A legislative panel on Thursday endorsed a Central Indiana mass transit funding plan that could mean a tax increase for residents and businesses and require approval from local officials and voters.
The Central Indiana Transit Study Committee voted 12-1 for a proposal that its chairwoman — Sen. Patricia Miller, R-Indianapolis — called a "concept" rather than legislation. It would allow counties to impose a tax on corporations and a local income tax on residents but would also require that fares paid by bus riders fund at least a quarter of the system's operating costs.
The proposal does not address what kind of mass transit system could be developed.
"We're trying to leave the decisions to local government," Miller said. "The vast majority of the people on the committee felt that we would not dictate to local units of government, that we would give them the wherewithal to make their decisions and leave it to local governments to design their plans."
Miller said the proposal would be fleshed out before the 2014 session, when she and Sen. Brent Waltz, R-Greenwood, will introduce it as a bill.
Ron Gifford, executive director of Indy Connect Now, a coalition pushing for expanded mass transit in Central Indiana, called the proposal a "very constructive framework" for starting the legislative process.
He said it is somewhat similar to a proposal approved earlier this year by the Indiana House. The Senate amended that bill to order a study of the issue in advance of the 2014 session.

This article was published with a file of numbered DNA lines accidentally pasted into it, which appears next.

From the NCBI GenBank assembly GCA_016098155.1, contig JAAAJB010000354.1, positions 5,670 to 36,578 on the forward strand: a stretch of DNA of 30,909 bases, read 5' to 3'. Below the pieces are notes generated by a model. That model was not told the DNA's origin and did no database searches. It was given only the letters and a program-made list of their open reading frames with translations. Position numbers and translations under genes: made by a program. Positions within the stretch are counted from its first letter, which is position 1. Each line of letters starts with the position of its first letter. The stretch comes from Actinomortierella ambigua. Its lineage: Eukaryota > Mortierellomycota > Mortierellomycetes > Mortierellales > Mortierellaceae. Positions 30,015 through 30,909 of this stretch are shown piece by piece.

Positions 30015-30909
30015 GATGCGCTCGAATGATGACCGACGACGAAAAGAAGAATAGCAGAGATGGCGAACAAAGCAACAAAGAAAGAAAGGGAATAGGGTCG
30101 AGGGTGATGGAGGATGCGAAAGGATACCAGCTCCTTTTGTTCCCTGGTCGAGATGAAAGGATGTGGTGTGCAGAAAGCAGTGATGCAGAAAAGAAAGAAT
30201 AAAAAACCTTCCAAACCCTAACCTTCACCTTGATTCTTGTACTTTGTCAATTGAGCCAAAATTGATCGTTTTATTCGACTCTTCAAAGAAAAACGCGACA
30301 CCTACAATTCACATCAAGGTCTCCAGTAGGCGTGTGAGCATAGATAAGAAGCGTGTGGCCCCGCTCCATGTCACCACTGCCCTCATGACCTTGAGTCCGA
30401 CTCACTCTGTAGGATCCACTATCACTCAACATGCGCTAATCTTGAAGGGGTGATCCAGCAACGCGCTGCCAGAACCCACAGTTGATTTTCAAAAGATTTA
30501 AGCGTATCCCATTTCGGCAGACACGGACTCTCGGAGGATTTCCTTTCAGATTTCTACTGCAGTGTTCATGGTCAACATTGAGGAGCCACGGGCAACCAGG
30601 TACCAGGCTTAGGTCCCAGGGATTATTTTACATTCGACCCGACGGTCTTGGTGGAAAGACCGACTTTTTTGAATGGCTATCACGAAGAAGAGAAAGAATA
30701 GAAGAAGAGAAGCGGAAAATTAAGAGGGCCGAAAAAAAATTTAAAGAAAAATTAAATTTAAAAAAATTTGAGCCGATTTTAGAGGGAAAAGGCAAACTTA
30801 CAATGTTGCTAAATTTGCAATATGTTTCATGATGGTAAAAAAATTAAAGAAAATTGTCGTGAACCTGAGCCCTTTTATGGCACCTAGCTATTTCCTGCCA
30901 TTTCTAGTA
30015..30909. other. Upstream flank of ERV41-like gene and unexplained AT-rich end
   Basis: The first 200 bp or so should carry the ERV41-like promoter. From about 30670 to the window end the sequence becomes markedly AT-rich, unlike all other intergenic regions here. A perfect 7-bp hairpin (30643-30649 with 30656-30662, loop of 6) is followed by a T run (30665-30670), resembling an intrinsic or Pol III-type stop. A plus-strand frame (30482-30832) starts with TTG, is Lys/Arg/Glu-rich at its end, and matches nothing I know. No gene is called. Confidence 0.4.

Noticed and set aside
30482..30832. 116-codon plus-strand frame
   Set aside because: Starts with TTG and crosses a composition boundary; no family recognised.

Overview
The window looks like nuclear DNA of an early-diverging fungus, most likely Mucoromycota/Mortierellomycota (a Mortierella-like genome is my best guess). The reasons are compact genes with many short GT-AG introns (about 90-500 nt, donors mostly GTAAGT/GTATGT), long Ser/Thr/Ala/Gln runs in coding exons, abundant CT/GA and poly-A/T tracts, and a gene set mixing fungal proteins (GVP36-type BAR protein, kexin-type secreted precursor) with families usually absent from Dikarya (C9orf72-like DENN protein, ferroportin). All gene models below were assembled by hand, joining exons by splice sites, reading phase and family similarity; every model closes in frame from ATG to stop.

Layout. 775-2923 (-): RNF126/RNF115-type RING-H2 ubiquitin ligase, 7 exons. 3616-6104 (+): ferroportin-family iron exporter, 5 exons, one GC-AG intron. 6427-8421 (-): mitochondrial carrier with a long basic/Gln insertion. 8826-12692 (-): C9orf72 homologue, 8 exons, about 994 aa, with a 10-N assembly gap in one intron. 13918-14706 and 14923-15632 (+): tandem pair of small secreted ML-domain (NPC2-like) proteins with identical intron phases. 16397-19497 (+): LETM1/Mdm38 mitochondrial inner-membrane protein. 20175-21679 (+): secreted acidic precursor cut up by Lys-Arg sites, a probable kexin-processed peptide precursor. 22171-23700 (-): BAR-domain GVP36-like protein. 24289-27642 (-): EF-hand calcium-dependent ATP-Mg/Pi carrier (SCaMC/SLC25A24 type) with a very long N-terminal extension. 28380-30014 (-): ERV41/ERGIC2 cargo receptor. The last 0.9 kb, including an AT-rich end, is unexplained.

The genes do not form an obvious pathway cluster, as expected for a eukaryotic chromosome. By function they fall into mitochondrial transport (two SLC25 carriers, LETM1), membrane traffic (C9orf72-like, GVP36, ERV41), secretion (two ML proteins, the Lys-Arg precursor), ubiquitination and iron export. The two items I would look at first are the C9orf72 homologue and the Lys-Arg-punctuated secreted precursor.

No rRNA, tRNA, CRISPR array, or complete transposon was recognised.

"There are a few new ideas we have to look at, but overall it continues to move the conversation forward in a very positive way," Gifford said. "This is a good proposal to get us started."
Originally, advocates proposed a $1.3 billion mass transit expansion plan that would have included more buses, more routes and a light rail line between downtown Indianapolis and Hamilton County. The latter had been particularly controversial and discussion has since moved away from the rail proposal, focusing instead on express buses.
As approved on Thursday, the plan would give local officials in five counties — Marion, Hamilton, Johnson, Madison and Delaware — the authority to develop plans and ask voters for permission to raise taxes through referendums.
Those options include an increase in the County Economic Development Income Tax and a business tax that would be imposed as a corporate income tax or a county employment tax, which is essentially a fee charged based on the number of a company's employees. The business taxes would impact only those firms organized as so-called C corporations, not on partnerships or sole proprietorships.
Those corporate taxes could make up no more than 10 percent of the total operating costs of the system. And fares or other ridership fees would have to make up at least 25 percent of the spending.
Sen. Luke Kenley, a Noblesville Republican who heads the Senate Appropriations Committee, said the mix of taxes is meant to capture income from those who had been advocating the proposal. That includes a number of Central Indiana business officials who testified that their employees need better ways to get to work and that an expanded mass transit system would bolster economic development.
"We thought there ought to be some shared ownership in terms of paying for the system," Kenley said. "It's always fun to talk about something new; it's a lot harder to come up with how to pay for it."
The lone vote against the plan came from Rep. Mike Speedy, R-Indianapolis, who said he was concerned about the message that a tax increase on businesses would send.
"We are making recommendations to ultimately take additional dollars from the private sector," Speedy said. The result might "not be best serving the people we're intending to serve."
Lesley Weidenbener is executive editor of TheStatehouseFile.com, a news service powered by Franklin College journalism students and faculty.